In particular, for San Francisco, adopting that reality means one thing above all: It needs to build more buildings.
As an example of the fear of change, Manjoo links to this article by David Talbot, blaming the influx of tech workers to the city for forcing things to change – forcing the city to battle for its own soul.
One point that Talbot ignores is that obstructing the physical change in the city (e.g. blocking development) will not save the idealized city he loves. In fact, it might even accelerate the process of gentrification. Some level of change is inevitable. Fighting any kind of change to the physical environment might even accelerate changes to the city’s socioeconomic environment.
While the overall thrust of Manjoo’s policiy is correct, it’s not hard to see why many fear for the loss of San Francisco’s soul. Manjoo laments that the city has not built more densely, and implies that old Victorian houses are the culprit: “this city is defined by, and reveres, its famous Victorian houses” he writes. ”Those houses are very pretty. They’re also very inefficient. Collectively, they take up a lot of space, but don’t house very many people.”
The truth is that San Francisco could add a great deal of new housing supply without touching those houses that are worthy of preservation. Consider this thought experiment from Keep Houston Houston for transit improvements and upzoning in the Sunset District:
All of this in one neighborhood, and without straying from the basic SF vernacular architecture of low/mid-rise, wood-framed buildings. Apply this same rubric to the rest of the city, allow towers in a few places, you could easily accommodate 200,000 more people.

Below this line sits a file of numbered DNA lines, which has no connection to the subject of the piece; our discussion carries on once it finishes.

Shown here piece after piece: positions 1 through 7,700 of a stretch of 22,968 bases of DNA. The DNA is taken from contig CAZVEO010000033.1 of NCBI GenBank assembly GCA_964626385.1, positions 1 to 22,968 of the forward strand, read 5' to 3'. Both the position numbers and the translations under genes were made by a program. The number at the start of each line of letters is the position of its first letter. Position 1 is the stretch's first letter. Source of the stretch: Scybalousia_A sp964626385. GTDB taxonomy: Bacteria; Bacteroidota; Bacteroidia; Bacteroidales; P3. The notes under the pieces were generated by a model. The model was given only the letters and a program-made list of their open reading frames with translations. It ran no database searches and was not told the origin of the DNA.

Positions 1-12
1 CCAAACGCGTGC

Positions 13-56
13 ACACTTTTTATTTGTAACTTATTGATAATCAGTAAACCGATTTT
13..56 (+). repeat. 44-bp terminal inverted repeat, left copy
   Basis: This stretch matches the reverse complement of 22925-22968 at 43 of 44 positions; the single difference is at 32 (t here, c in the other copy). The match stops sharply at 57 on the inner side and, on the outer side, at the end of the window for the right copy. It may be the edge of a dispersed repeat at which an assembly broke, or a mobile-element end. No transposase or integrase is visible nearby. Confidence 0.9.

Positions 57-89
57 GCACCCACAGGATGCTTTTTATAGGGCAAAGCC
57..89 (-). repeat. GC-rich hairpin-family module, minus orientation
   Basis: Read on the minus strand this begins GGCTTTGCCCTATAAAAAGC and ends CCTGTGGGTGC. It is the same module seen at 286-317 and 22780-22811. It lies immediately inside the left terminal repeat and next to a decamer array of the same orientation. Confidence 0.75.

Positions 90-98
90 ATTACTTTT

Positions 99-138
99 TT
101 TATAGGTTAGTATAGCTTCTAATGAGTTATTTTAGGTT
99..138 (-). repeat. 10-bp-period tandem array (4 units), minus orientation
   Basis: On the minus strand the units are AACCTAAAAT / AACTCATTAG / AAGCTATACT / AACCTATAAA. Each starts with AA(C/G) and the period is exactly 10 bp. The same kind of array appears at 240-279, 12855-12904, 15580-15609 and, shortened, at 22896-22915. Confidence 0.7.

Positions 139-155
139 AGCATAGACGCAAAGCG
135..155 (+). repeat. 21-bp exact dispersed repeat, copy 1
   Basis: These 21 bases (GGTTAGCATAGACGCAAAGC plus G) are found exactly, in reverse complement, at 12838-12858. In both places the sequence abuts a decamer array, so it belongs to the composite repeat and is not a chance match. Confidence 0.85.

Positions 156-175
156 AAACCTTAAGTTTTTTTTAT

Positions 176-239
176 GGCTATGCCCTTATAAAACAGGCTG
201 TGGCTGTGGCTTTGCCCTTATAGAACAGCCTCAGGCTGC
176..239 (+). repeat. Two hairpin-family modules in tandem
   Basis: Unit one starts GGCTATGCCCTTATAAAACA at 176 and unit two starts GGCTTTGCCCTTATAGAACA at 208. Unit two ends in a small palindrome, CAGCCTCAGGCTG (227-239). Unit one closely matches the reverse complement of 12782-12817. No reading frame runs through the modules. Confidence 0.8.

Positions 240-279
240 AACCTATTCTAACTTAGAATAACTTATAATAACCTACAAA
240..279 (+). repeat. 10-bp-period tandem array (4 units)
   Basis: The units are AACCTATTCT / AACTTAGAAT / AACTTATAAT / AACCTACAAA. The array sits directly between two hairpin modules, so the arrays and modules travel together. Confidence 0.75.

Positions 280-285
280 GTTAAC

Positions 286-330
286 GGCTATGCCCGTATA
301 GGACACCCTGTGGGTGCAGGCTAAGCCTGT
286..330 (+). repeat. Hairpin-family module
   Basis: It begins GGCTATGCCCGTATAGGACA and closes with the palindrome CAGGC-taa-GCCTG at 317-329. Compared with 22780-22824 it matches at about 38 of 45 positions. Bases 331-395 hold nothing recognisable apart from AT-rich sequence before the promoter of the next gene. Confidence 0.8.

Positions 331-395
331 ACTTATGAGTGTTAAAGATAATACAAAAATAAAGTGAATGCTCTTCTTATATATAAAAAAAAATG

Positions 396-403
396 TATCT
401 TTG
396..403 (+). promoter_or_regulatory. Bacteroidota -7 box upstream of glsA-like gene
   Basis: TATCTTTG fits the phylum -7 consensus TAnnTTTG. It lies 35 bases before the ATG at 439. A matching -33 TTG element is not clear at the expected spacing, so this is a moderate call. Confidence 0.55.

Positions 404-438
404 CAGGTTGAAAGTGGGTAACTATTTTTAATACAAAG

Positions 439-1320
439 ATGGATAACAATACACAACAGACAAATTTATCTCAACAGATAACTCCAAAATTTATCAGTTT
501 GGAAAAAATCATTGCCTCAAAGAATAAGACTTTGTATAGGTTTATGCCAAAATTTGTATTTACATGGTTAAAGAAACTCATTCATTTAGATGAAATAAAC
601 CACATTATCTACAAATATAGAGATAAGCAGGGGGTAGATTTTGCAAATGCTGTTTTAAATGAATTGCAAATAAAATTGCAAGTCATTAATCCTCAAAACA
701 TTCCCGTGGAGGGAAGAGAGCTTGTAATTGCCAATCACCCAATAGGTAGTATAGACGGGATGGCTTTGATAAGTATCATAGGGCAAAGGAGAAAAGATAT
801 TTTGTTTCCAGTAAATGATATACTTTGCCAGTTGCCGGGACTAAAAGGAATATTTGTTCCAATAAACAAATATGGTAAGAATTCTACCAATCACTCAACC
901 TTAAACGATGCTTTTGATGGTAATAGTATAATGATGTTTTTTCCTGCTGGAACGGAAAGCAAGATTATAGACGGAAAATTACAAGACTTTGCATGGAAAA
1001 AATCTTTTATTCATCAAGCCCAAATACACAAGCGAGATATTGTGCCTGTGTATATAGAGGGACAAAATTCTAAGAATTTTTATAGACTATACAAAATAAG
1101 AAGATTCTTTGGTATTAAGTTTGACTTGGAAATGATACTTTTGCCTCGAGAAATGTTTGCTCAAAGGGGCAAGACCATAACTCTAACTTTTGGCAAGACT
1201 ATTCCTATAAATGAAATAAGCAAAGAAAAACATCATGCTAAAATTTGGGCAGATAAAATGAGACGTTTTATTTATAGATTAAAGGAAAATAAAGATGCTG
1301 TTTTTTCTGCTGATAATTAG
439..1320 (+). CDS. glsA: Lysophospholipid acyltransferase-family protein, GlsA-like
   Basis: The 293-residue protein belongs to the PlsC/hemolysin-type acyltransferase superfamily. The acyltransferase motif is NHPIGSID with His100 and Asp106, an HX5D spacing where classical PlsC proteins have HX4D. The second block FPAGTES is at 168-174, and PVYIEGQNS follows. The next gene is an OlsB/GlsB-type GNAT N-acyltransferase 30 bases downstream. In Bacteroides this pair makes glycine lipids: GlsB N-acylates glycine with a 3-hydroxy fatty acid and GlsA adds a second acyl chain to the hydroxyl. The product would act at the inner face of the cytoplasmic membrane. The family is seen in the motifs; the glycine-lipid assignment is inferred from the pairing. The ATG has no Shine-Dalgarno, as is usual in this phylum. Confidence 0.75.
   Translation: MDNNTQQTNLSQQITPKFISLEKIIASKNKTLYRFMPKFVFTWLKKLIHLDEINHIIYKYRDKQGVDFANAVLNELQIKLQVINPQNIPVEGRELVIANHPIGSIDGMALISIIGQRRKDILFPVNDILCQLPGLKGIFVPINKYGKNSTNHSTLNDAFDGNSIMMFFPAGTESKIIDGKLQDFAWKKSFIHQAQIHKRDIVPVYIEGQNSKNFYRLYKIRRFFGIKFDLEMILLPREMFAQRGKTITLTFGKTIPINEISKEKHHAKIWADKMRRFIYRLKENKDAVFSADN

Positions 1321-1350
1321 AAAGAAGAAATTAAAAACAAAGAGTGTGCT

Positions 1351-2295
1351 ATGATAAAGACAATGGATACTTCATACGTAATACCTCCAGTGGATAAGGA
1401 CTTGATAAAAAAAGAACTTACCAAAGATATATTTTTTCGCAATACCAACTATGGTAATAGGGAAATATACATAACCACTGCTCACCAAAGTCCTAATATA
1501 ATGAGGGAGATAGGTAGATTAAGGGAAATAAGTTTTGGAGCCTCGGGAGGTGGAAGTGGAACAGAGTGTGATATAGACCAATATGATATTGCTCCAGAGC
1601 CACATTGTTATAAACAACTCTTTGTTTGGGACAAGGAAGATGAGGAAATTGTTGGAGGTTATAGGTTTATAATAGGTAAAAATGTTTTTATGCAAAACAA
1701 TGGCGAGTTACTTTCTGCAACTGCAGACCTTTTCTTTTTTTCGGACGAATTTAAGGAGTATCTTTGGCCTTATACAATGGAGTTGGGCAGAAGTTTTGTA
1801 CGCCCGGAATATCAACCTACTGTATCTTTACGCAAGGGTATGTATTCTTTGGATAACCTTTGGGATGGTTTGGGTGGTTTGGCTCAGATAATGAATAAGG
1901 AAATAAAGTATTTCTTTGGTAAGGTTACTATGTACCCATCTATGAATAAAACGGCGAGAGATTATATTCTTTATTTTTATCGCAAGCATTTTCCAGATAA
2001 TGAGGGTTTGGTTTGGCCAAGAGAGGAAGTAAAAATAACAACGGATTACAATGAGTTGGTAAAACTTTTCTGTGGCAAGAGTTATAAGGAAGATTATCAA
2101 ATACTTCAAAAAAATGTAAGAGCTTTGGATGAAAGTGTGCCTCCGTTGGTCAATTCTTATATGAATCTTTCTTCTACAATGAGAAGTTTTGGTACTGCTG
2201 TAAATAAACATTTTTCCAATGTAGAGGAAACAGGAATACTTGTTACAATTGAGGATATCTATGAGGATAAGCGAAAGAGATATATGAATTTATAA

Likewise, Stephen Smith makes the case for dramatic upzoning in large parts of Brooklyn, but not on the borough’s brownstone blocks:
In some neighborhoods, this sort of conservative zoning makes sense. The tree-lined blocks of Brooklyn Heights and Park Slope, for example, thick with brownstones and pre-war apartment houses, are urban treasures worth preserving.
But northern Brooklyn is not brownstone Brooklyn.
Each of these strategies at least hold the promise of keeping the market rate housing prices within reach for the middle class. Obviously, the dynamics of these markets are quite complex, and the nature of neighborhood change is not well-understood (not in a way we can forecast, anyway) and the housing market for a given metro area is larger than any one jurisdiction, but the macro signs are quite clear. Given the constraints to supply in the Zoned Zone, removing these regulatory constraints on the market’s ability to add supply seems like an obvious prerequisite to a change in policy.
To Charles Marohn’s concerns about density, and those that fear for San Francisco’s soul: will this new development ensure a quality place? No, probably not. But allowing this kind of growth is a necessary-but-not-sufficient condition.